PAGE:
CloudShell Colony supports running application shell scripts and commands to be used in configuring, launching and checking the health status of your application. Reference to an application script should be added to your applications' YAML file under the Configuration section.
configuration: initialization: script: acme-dashboard-install.sh start: command: > dotnet /home/ubuntu/web/bin/Debug/netcoreapp2.0/publish/DSLibrary.dll healthcheck: wait_for_ports: ALL timeout: 180
You can reference three types of shell scripts that are executed in different stages of the application deployment and configuration process:
- initialization: This script's main function is to configure everything needed to run the application, including installing dependencies and downloading packages. For example, a typical initialization script might install a required software package and configure the database connection string. The initialization phase will not count towards the health check timeout.
- start: This is the actual command that will run the application. Colony will begin its health check process when this command runs. An example start script can be running the NginX process when starting a web server. You can either specify the command directly, as seen in the above example, or reference a script.
- healthcheck: CloudShell Colony already implements some basic checks which make sure that certain ports are ready. You can specify a specific port to check or just set the value as 'ALL', in which case all ports declared under 'connectivity' will be checked. The timeout property controls how much time (in seconds) Colony should wait for the health check to succeed.
- If you need more flexibility, you can add your own health check shell scripts. For example, the script below should return a message similar to "connected to: hostname". It will return "0" to signal successful deployment. Any other value would signal deployment failure.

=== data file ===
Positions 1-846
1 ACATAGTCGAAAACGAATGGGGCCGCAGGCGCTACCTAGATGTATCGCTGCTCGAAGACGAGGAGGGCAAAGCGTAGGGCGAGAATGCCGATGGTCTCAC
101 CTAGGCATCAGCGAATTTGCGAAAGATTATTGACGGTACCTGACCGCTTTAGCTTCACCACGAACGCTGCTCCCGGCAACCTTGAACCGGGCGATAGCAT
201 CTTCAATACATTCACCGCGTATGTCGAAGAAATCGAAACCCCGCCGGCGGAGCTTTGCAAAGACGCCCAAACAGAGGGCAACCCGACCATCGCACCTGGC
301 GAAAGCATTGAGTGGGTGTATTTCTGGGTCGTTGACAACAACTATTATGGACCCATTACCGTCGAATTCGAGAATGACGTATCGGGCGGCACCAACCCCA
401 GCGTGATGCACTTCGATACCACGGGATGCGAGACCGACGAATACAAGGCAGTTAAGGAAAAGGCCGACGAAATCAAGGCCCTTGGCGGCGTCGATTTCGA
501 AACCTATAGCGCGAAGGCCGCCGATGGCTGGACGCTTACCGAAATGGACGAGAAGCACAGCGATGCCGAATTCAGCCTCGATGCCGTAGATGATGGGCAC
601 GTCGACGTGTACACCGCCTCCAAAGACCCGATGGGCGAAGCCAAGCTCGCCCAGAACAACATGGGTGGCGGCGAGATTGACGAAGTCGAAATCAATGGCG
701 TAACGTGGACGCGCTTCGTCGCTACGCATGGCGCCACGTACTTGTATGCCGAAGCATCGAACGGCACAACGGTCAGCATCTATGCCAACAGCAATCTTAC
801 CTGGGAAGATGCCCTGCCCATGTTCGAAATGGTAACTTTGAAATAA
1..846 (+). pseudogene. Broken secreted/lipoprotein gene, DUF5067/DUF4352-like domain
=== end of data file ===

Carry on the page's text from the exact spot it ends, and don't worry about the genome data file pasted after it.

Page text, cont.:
healthcheck: script: demoapp-client-hc.sh timeout: 1001
All script file references should be placed in your blueprint's repository, right next to the application's YAML file. For example:
As an example, let's review the WordPress application (Wordpress.yaml file) in CloudShell Colony's sample blueprint repository. The application uses a clean Ubuntu Linux image. Therefore, to install WordPress we need to run additional scripts after the instance is up. The scripts are included in the /wordpress folder, and we declare them in the wordpress.yaml file as follows:
configuration: initialization: script: wordpress.sh start: script: wordpress-start.sh;
The wordpress.yaml file includes the following scripts:
- wordpress.sh: This is an initialization script, which takes the clean Ubuntu installation and installs everything needed to run WordPress. The script consists of the following steps:
- Update the Linux package manager.
- Install Apache web server.
- Install PHP and the required PHP modules in order to run WordPress.
- Download the latest version of Wordpress and install it.
- Configure the database access by modifying the wp-config.php files.
- wordpress-start.sh: This script runs only after the Initialization script completes. It usually starts or restarts an application process. In this example, this script restarts the Apache Web Server.
NOTE: CloudShell Colony does not expect the Start script to complete. It is expecting that the Start script might be the running application process.
Best Practices for Writing Application Scripts
To support you in creating reusable applications and to provide you with a self-service experience, CloudShell Colony includes some important features such as Local DNS service and user input parameters. To learn more about these features, see Working with Parameters and Best Practices for Writing Application Scripts.